Respirators protect against the following hazards:
It is not possible to set out precise
requirements for every industrial situation where there is an inhalation
hazard because the factors that have to be considered vary from one
workplace to another. Both the user and the supplier should be satisfied
that the equipment selected is adequate for the conditions. If in doubt,
you should seek technical advice from your equipment supplier, or your
local branch of the Occupational Safety and Health Service of the Department
of Labour (OSH).
Respirator protection is required for different categories of dust:
These may cause discomfort (i.e. cough or phlegm) or minor irritation
of the nose and lungs but are normally not toxic and do not permanently
damage the lungs. They pass out of the body or remain in the lungs
without poisoning the system. Examples are calcium carbonate (limestone
dust), starch and sucrose.
Respirable particles of these dusts remain in the lungs where they
may damage the tissue. For example, asbestos, crystalline silica (quartz
dust) and coal dust.
Chemically active particulates that cause immediate discomfort, irritating
or inflaming the airways to the lungs. Examples are acid or alkaline
mists and cement dust.
Dusts that produce flu-like symptoms and fever, sometimes several
hours after exposure. For example, fumes evolved from welding zinc
These pass from the lungs into the blood and may poison the whole
body. For example, lead, arsenic and powdered organophosphate pesticides.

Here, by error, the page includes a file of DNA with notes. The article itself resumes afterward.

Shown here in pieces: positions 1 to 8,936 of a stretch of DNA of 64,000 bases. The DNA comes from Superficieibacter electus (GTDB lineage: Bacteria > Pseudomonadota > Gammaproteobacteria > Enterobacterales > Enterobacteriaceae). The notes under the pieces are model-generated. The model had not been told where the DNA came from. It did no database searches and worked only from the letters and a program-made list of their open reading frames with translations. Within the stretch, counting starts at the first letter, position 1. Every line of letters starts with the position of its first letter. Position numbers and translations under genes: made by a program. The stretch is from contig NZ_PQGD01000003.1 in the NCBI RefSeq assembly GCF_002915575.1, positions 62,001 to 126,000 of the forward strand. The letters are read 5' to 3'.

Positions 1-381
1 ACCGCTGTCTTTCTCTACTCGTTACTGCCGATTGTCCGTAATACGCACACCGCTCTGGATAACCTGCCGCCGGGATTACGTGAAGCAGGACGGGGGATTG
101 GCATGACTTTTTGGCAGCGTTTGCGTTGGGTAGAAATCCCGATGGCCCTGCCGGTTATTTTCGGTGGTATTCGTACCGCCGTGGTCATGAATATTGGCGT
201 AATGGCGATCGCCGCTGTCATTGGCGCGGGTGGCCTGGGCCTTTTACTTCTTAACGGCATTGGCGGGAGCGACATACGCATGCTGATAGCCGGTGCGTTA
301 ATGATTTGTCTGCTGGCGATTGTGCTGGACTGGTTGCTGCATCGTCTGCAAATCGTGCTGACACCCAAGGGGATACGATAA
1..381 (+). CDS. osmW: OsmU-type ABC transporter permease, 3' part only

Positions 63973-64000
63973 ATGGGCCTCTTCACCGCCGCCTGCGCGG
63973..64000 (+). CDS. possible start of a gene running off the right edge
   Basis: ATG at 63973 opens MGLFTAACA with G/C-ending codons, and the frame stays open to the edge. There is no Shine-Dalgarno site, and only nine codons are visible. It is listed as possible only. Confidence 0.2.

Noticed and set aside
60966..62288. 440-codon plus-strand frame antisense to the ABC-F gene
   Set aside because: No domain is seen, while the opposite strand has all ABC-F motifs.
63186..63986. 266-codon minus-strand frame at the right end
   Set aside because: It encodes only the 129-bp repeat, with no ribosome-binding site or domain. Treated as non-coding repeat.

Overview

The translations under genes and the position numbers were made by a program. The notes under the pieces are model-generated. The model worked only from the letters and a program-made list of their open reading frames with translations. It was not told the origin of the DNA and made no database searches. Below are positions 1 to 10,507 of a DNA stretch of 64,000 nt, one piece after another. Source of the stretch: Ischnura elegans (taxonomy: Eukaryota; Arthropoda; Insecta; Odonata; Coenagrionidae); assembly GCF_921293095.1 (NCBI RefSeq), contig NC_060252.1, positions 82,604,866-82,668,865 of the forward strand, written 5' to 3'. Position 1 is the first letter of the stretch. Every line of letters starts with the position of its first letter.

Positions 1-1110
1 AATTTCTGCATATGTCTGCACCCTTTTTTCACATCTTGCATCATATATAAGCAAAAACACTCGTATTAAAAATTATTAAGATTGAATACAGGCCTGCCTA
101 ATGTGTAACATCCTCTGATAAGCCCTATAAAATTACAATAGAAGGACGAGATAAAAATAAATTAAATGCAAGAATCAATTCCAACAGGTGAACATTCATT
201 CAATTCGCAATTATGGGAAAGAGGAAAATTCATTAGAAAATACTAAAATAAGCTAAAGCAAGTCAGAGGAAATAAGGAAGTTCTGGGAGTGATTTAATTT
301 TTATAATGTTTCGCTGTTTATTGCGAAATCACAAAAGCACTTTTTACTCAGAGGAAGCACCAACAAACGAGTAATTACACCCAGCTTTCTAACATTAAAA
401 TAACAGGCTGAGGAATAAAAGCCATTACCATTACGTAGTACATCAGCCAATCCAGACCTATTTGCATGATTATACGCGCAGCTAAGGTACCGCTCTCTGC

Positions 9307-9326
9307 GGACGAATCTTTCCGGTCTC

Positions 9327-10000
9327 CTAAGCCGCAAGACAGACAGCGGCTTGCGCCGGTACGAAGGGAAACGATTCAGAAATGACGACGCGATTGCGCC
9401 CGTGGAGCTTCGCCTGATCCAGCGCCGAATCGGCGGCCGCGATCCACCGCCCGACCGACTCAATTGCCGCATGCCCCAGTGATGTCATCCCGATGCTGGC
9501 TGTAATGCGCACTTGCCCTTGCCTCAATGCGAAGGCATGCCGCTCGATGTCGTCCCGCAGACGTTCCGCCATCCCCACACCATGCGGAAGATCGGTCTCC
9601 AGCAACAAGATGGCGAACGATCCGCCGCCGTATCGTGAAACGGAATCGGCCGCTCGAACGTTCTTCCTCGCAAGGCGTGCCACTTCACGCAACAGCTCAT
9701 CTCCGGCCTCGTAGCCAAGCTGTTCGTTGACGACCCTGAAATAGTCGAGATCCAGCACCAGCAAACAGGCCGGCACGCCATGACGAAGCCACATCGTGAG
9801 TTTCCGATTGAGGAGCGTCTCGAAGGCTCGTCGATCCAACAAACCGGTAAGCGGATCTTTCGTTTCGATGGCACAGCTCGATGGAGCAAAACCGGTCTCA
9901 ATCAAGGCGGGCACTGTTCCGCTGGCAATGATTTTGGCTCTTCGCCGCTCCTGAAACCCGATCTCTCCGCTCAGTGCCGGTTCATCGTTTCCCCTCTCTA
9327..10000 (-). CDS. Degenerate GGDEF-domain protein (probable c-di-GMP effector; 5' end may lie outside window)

Particulates in low concentration that may cause an allergic reaction.
An example is mould.
- Mists and aerosols:
These are fine droplets of liquid dispersed in the air and may contain
particles of dissolved substances. Mists are produced by condensation
of a vapour or by atomisation of a liquid. Examples are paint spray
and chromic acid mist from an electroplating bath.
- Metallic fumes:
These are fine particles of metal, produced by condensation of the
vapour, given off by a metal when it is subjected to high temperatures,
for example, during welding and smelting. NOTE: Inhaled particles
deposited in the mucus in the respiratory airways will enter the body
- Gaseous or vapour contaminants:
There are three categories of gasses and vapours for which different
types of respiratory protection is required:
- Acid gases, e.g. hydrogen chloride and sulphur dioxide.
- Alkaline gases, e.g. ammonia and diethylamine.
- Organic vapours, e.g. solvents.
- Lack of oxygen and confined spaces:
Before entry into a confined space, it is essential to carry out a
full assessment of the likely contaminants and possibility of oxygen
deficiency. A decision on the appropriate type of respiratory equipment
and other safety factors will then need to be made. For further information,
see the booklet 'Safety in Confined Spaces' available from your local
OSH branch office.
- Criteria for selecting a respirator:
Three main factors need to be considered when selecting a suitable
respirator for a particular situation, you should seek expert advice
from the equipment supplier, your OSH branch office or other authority
on occupational hygiene
- Medical aspects of wearing a respirator:
There are some medical factors that may preclude or limit the use
- People with impaired lung function may experience difficulty
- An asthma attack may be made worse or induced in susceptible
- People with circulatory disease such as heart disease and anaemia
may be adversely affected.
- People prone to epilepsy should be aware of the special dangers
of wearing a respirator should a seizure occur.
- The wearing of contact lenses or spectacles may restrict the
type of respirator that can be worn.
- Psychological factors such as claustrophobia may preclude the
wearing of respirators.
- Facial characteristics such as prominent cheekbones, deep skin
creases, lack of nose bridge, etc. may lead to respirator facepiece
Selection of respirator
PAPR = powered air purifying repirator
SCBA = self-contained breathing apparatus
For further information refer to 'A
Guide to Respirators and Breathing Apparatus' published by the Occupational
Safety and Health Service of the Department of Labour, Wellington.